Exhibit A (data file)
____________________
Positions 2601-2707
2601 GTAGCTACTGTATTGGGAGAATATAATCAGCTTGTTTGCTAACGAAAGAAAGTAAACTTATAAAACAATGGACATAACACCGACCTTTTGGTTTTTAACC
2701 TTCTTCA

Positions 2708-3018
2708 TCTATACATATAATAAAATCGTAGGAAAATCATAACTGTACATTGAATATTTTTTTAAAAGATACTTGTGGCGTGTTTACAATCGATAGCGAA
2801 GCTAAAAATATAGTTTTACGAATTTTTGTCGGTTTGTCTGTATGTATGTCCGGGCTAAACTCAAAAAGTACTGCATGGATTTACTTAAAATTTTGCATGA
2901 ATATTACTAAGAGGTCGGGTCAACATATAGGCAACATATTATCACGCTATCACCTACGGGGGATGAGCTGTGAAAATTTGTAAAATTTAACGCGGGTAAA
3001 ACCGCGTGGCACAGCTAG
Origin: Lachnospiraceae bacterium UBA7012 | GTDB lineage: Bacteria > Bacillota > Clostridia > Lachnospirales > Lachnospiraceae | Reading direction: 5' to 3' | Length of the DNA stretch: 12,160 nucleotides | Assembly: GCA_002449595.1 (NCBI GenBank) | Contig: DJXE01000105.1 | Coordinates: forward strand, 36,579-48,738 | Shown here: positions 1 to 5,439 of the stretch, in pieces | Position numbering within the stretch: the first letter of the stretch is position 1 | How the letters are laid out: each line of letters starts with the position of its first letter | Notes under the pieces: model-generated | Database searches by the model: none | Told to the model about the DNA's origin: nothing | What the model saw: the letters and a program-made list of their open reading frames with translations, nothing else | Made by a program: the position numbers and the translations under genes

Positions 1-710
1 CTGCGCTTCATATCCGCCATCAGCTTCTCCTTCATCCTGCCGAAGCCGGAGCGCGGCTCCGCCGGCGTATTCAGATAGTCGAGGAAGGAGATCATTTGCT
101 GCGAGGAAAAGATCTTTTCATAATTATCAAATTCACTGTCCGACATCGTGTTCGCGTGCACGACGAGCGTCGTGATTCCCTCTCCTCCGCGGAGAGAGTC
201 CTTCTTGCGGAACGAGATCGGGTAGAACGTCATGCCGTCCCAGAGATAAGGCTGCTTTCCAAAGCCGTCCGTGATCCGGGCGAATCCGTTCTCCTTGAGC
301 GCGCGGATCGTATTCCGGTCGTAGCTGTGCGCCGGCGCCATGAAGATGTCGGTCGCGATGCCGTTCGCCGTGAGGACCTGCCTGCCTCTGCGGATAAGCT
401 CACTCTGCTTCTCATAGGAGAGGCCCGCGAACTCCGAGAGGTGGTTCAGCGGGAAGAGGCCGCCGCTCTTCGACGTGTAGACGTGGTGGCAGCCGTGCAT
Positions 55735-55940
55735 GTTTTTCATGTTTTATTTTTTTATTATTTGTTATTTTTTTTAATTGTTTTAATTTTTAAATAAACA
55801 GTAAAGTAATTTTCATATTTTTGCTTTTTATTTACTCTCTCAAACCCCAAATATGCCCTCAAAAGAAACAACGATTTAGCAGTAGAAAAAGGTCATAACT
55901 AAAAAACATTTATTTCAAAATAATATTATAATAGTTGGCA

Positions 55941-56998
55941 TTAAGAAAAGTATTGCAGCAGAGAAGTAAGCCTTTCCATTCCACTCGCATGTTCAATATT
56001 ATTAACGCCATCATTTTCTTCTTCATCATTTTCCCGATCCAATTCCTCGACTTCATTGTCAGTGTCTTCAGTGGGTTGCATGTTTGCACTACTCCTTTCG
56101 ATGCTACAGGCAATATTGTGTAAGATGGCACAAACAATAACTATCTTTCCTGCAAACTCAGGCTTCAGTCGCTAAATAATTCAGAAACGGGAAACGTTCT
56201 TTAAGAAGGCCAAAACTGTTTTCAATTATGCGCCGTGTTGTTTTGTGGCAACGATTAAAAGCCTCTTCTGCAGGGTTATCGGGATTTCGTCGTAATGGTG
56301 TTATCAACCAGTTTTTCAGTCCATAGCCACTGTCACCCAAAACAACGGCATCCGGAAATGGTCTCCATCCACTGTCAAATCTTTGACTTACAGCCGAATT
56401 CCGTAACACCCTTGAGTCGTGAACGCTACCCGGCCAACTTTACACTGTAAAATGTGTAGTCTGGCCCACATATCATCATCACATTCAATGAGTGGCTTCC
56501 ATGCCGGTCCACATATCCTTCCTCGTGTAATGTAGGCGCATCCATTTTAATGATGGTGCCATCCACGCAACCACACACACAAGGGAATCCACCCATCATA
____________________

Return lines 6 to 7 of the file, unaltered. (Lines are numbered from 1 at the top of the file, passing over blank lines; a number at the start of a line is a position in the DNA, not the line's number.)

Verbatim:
2801 GCTAAAAATATAGTTTTACGAATTTTTGTCGGTTTGTCTGTATGTATGTCCGGGCTAAACTCAAAAAGTACTGCATGGATTTACTTAAAATTTTGCATGA
2901 ATATTACTAAGAGGTCGGGTCAACATATAGGCAACATATTATCACGCTATCACCTACGGGGGATGAGCTGTGAAAATTTGTAAAATTTAACGCGGGTAAA